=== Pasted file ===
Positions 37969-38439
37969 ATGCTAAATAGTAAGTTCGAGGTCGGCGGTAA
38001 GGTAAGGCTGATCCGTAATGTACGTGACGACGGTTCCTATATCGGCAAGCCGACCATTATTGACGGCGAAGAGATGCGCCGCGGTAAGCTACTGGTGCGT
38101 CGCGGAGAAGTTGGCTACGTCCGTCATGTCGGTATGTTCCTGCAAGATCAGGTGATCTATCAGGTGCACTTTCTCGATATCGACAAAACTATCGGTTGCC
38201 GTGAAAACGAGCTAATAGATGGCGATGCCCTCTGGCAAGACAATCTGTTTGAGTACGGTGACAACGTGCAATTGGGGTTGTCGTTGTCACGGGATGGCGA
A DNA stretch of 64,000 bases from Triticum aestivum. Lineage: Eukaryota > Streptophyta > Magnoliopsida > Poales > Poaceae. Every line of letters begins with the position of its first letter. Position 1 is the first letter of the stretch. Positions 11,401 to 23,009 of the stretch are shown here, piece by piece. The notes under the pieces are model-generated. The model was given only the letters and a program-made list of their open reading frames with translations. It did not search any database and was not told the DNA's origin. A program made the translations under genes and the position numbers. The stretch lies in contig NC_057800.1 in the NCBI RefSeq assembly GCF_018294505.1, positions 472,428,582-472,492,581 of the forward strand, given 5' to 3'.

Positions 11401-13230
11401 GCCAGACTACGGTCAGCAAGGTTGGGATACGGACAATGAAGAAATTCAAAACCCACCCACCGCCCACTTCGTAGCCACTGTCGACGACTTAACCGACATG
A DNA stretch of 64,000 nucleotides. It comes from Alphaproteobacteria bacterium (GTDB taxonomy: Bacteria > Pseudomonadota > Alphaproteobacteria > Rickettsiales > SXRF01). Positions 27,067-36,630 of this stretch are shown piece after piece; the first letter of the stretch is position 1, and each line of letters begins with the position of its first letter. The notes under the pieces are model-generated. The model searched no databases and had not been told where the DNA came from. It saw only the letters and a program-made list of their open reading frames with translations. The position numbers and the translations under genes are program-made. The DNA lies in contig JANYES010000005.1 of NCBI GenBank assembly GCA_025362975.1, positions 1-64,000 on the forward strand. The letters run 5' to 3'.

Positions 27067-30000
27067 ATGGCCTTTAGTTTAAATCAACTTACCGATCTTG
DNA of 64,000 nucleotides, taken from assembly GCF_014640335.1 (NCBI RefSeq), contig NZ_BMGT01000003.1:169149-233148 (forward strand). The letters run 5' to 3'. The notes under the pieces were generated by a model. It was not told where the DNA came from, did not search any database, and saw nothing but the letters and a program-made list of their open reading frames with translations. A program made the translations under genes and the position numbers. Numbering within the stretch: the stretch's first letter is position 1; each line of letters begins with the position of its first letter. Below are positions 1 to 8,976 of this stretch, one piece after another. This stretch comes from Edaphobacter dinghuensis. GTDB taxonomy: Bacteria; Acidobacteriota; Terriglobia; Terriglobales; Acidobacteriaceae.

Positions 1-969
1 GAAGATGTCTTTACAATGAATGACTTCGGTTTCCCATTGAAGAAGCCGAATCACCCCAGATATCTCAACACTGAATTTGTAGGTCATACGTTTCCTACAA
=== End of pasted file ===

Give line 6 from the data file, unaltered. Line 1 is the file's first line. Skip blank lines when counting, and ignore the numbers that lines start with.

A DNA stretch of 64,000 bases from Triticum aestivum. Lineage: Eukaryota > Streptophyta > Magnoliopsida > Poales > Poaceae. Every line of letters begins with the position of its first letter. Position 1 is the first letter of the stretch. Positions 11,401 to 23,009 of the stretch are shown here, piece by piece. The notes under the pieces are model-generated. The model was given only the letters and a program-made list of their open reading frames with translations. It did not search any database and was not told the DNA's origin. A program made the translations under genes and the position numbers. The stretch lies in contig NC_057800.1 in the NCBI RefSeq assembly GCF_018294505.1, positions 472,428,582-472,492,581 of the forward strand, given 5' to 3'.